The Securities And Antitrust Class Action Litigation Industry Continues Its Record Pace

kevin-doyleBy Kevin Doyle, Global Head of Marketing, Battea Class Action Services, LLC

Billions of dollars are available to eligible investors, but the extensive class periods, vast array of instruments, and complex loss calculations pose a challenge to individuals filing claims on their own.

There has been incredible growth in securities and antitrust class action litigations and settlements, particularly as they have unfolded in 2016 and the first three quarters of 2017. The number of new cases and new settlements from across traditional securities litigation to antitrust rate rigging, spread inflation and other forms of collusion are at an alltime high and shows no signs of slowing down.

  • In the first half of 2017, 226 new federal securities class action cases were filed.
  • This surge in U.S. securities class action filings is more than 130% higher than the 120 first half filings in 2016.
  • Of the new cases filed in 2017, 135 cited violations of SEC Rule 10b-5 or of Section 11 or 12 of the Securities Exchange Act of 1934 and the 1933 Securities Act, respectively.
  • The 2017 first half filings are the highest in history, and should this pace continue, total annual filings would represent a 67% increase from 2016.

As new cases are introduced or settle, the claim and loss analysis, litigation research, and rigorous data auditing and monitoring required for these filings have become increasingly complex. In addition to the size and complexities of many derivatives and FX trading cases and settlements, the sheer volume of more traditional securities cases is exploding in the US and abroad.

international-versus-domestic-claims

Antitrust litigations
While most antitrust cases are not specifically securities class actions, these two legal subsets may overlap, and the result is antitrust securities class action litigation. Examples include the Credit Default Swaps Antitrust Litigation (which settled for $1.86 billion in 2015), the Private Equity settlement for $590 million, the Libor, Euribor and Tibor scandals, and the recent FX-rigging case for more than $2.31 billion.

Although settlement funds are established primarily to benefit damaged institutional investors, many products transact over-the-counter (OTC) and accordingly are not easily identifiable with traditional securities identifiers. Special diligence is required in the filing of these types of claims or investors risk leaving vast sums of money on the table.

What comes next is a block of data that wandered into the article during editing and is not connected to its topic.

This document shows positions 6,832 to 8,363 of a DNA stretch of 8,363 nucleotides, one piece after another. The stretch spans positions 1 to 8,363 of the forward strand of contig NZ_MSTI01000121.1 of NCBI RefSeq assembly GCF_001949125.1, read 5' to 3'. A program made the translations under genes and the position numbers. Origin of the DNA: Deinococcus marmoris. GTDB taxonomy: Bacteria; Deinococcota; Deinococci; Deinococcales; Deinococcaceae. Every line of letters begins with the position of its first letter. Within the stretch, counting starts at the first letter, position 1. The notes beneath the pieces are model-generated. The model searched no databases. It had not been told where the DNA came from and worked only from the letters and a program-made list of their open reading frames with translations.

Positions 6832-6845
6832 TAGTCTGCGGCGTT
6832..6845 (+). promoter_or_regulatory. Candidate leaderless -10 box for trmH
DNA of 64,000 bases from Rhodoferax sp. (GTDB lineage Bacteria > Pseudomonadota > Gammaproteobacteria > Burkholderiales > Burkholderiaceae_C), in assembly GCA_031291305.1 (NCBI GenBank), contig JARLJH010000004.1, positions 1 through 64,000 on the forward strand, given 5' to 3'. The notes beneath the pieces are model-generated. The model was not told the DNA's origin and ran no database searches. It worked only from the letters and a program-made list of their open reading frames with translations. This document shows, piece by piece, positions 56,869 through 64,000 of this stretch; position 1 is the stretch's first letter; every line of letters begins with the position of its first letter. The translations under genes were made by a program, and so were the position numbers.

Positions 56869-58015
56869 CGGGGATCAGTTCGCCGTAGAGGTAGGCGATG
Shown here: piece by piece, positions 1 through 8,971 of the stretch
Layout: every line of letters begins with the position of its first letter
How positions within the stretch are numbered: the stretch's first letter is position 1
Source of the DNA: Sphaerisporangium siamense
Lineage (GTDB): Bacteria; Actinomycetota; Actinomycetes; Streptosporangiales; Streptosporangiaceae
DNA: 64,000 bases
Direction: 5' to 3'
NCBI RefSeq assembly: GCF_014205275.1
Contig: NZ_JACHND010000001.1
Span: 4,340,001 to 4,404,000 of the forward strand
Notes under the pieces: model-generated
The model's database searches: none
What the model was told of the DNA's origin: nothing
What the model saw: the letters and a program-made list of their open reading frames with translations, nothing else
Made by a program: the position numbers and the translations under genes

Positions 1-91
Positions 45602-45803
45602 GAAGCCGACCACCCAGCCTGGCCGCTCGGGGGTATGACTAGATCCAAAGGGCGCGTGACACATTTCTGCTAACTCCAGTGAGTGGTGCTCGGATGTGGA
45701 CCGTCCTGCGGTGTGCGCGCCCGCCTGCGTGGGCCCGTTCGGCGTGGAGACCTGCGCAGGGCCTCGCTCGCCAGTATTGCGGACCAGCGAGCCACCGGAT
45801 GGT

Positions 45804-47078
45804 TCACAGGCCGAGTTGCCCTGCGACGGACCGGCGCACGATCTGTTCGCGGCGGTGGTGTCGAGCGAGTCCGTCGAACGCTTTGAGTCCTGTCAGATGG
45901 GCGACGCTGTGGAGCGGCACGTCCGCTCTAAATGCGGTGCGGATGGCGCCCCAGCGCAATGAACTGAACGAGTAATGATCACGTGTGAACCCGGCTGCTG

With many mega multi-billion dollar litigations related to Libor, Euribor and Tibor rates and spreads manipulation across a vast set of financial instruments and major multi-billion litigations in foreign exchange related trading,the hedge fund community is first in line to cash in from these and other regular events.

With nearly $4 billion available to eligible claimants across a variety of cases, ensuring your eligibility by properly filing your claim is an absolute necessity. Here are a few updates on some of the larger available settlement funds.

FX instruments litigation settlement
In quarter 2 and quarter 3 2017, six new defendants agreed to contribute more than $300 million to the litigation settlement fund, pushing the preliminarily approved settlement fund to $2.31 billion regarding the manipulation of benchmark rates, price spreads at which currencies were bought and sold, and exchanging confidential customer information in an effort to trigger client stop-loss and limit orders. However, with one defendant still yet to settle, we anticipate this settlement fund to increase.

Euroyen (Tibor) litigation settlement
In quarter 3 2017, two new defendants agreed to contribute $148 million to the litigation settlement fund surrounding the manipulation of the Yen Libor and Euroyen Tibor benchmark interest rates. The preliminarily approved settlement fund now stands at $206 million.

US dollar (Libor) litigation settlement
The current settlements in this case, Barclays Bank for $120 million and Citibank for $130 million, are considered “ice-breakers”.  In addition to the monetary contribution, the settlement requires cooperation with the Plaintiffs in their on-going litigation against the Non-Settling Defendants.  This is expected to increase the leverage the Plaintiffs have in the settlement negotiations.

The list of Non-Settling Defendants is lengthy and includes 16 major banks. It is most likely that additional Banks will fall in line and settle; and with each settlement the Settling Bank will be required to cooperate with the Plaintiffs in their on-going litigation against the remaining Non-Settling Defendants.  With each settlement, the Settlement Fund will continue to grow. It is expected that the total Settlement Fund will be in excess of $1 billion.

The time to act is now
As there are such significant sums available to damaged investors, it is crucial that to take action to establish a claim. For the US and Canada FX litigations, eligible investors are automatically included in the class, but must file claims to collect their portion of the settlement dollars. International filings require an unparalleled understanding of the filing process, the specifics of each case and the various recovery options available.

To maximize recovery potential, it is highly recommended to seek an expert firm who specializes in this area and who can provide the transparency required to validate their performance. Without having that trust there is a risk of leaving large sums of money behind without knowing it.

For further information contact Kevin Doyle at doyle@battea.com or call +1 (203) 595-4329.

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